The Employees’ Provident Fund (EPF) and Employees’ Trust Fund (ETF) will lose about 600 billion rupees during the proposed domestic debt structuring, Co-Convener of the JVP affiliated National Trade Union Centre (NTUC) Wasantha Samarasinghe claimed.

Samarasinghe is of the opinion that the government is planning not to pay 20 to 25 percent of the loans it has taken from domestic sources. Successive governments have borrowed significantly from the EPF and ETF, he said.

Samarasinghe said that due to the depreciation of the rupee, the real value of EPF and ETF funds had decreased by half. “In such a context, can these institutions take a 20 percent haircut? This might be a big problem to the workers,” he said.

The NTUC Co-Convener said that a number of domestic banks, too, had lent to the government and domestic debt restructuring might lead to a collapse in the banking system.

However, Central Bank Governor Dr. Nandalal Weerasinghe says that they are confident of reaching debt sustainability without re-structuring domestic debt, which would lead to problems in the banking sector.

“There have been concerns among domestic bond investors about rupee debt/internal debt to be restructured following comments made by President Ranil Wickremesinghe to the effect that financial advisors were looking at domestic debt. However, there has been no request to restructure domestic debt. We are confident that we can make debt sustainable without restructuring domestic debt,” Dr. Weerasinghe told the media at the CBSL’s 6th Review of the Monetary Policy stance for this year, at the CBSL head office auditorium, in Colombo, on Thursday.

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Powerful CEBEU says yes to restructuring but on its terms

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Sri Lanka will experience periodic power cuts until 2027 if the government did not take steps to increase electricity production, the Ceylon Electricity Board Engineers Union (CEBEU) said yesterday.Due to electricity shortages, the Norochcholai Power Plant had been operational non-stop, sometimes even without scheduled maintenance, CEBEU President, Saumya Kumarawadu said.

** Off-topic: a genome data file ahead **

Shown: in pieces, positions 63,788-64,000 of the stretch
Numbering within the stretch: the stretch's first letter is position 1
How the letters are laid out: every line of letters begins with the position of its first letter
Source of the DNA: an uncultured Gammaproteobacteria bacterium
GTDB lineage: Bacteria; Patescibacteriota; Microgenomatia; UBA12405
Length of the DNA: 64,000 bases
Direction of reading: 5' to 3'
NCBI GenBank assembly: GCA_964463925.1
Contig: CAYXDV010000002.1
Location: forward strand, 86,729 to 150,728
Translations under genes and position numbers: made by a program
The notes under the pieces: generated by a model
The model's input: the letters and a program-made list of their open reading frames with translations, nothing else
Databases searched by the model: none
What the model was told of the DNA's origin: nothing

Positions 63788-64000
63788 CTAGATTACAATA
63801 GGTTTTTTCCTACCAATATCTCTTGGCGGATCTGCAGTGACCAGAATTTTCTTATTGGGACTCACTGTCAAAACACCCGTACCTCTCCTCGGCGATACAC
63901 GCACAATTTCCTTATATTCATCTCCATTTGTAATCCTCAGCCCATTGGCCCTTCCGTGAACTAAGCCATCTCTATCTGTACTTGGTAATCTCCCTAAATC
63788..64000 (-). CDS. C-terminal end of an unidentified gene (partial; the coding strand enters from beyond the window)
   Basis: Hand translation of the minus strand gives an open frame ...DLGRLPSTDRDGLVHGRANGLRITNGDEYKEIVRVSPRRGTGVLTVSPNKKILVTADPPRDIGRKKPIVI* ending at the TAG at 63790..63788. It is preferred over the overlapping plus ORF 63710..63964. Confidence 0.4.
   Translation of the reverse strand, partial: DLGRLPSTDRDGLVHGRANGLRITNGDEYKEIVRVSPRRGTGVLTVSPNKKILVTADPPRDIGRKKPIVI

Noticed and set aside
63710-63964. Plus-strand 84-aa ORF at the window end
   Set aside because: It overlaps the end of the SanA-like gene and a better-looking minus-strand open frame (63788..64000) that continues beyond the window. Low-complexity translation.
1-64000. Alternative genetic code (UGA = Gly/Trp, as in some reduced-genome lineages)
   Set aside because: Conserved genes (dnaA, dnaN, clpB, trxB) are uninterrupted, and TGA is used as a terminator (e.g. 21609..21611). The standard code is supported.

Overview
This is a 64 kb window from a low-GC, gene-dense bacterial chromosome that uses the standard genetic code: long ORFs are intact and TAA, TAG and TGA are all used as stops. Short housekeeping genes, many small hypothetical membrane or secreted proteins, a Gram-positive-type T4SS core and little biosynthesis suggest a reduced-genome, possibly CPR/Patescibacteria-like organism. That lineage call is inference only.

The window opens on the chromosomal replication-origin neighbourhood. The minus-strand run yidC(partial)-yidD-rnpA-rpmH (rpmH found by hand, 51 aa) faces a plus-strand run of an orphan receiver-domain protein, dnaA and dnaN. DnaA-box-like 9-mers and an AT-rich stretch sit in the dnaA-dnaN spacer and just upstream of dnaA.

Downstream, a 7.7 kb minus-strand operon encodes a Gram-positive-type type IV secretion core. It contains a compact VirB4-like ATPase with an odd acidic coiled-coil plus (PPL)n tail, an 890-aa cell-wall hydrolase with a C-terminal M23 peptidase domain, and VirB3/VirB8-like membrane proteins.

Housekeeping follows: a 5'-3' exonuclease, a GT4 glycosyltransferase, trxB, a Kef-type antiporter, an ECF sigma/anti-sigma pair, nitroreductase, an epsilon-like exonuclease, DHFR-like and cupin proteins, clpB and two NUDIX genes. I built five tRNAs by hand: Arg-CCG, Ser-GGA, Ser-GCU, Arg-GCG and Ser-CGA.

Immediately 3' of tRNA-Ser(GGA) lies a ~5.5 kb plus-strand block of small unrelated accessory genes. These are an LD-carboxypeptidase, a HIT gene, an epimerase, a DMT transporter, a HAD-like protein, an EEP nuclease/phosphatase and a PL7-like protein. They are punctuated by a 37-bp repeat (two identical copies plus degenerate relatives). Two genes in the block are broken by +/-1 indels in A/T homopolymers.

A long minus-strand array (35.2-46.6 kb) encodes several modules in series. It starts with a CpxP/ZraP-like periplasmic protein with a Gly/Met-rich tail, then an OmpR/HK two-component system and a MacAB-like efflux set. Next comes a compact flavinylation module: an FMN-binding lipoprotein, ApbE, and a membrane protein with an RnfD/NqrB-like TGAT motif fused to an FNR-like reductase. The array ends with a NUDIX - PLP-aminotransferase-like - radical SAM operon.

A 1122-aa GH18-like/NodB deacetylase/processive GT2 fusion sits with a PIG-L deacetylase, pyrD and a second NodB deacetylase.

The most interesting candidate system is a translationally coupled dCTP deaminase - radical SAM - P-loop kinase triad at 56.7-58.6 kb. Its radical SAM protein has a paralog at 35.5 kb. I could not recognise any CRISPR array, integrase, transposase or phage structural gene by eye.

“A generator is down. We will get it back online within 14 days. We had started maintenance on another plant in June and it was to be back online in September. But it has been delayed till November,” he said.

Kumarawadu said there would be 10-hour power cuts without Norochcholai. However, the power cuts could be reduced in two weeks when the generator was restored, he said.

He added that while they support restructuring of the CEB, they oppose de-bundling and selling the CEB to various private actors.

“Power cuts might have to go on till 2026 or 2027 unless new plants come up. A proposal to build an LNG power plant is still languishing in the Cabinet,” he said.

The CEBEU President also said that the electricity tariff was last increased in 2012. In 2014, the tariff was reduced. Without increasing electricity tariffs, the CEB will have to get increasing amounts of money from the treasury.

“The government should have increased the tariff at regular intervals. We haven’t increased in a decade and suddenly we have increased by a large amount.That’s why it has come as a shock to people,” he said.

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SJB opposes blanket privatisations

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… questions logic of selling cash cows like Telecom and Insurance

The SJB was opposed to the privatisation of profit-making government entities, Chief Opposition Whip, MP Lakshman Kiriella, said yesterday, in Colombo.Kiriella said that President Ranil Wickremesinghe had told The Economist magazine that they are thinking of privatising Sri Lanka Telecom and Sri Lanka Insurance.

“These are two institutions that make a profit. What is the point in privatising these?” he asked.

MP Kiriella said that they are not opposed to privatizing SriLankan Airlines, which has been making losses for years.

“We can talk about these things in Parliament. Even when we privatize loss making entities we have to take a number of things into consideration. What will happen to the workers? How will we compensate them? How will we re-skill them? We have to talk about these things openly before doing anything,” he said.

The Chief Opposition Whip said that one of the main reasons why people oppose privatization is because everything is done in secrecy.

“People wonder why things are hidden from them. We need to be open and transparent when we restructure,” he said.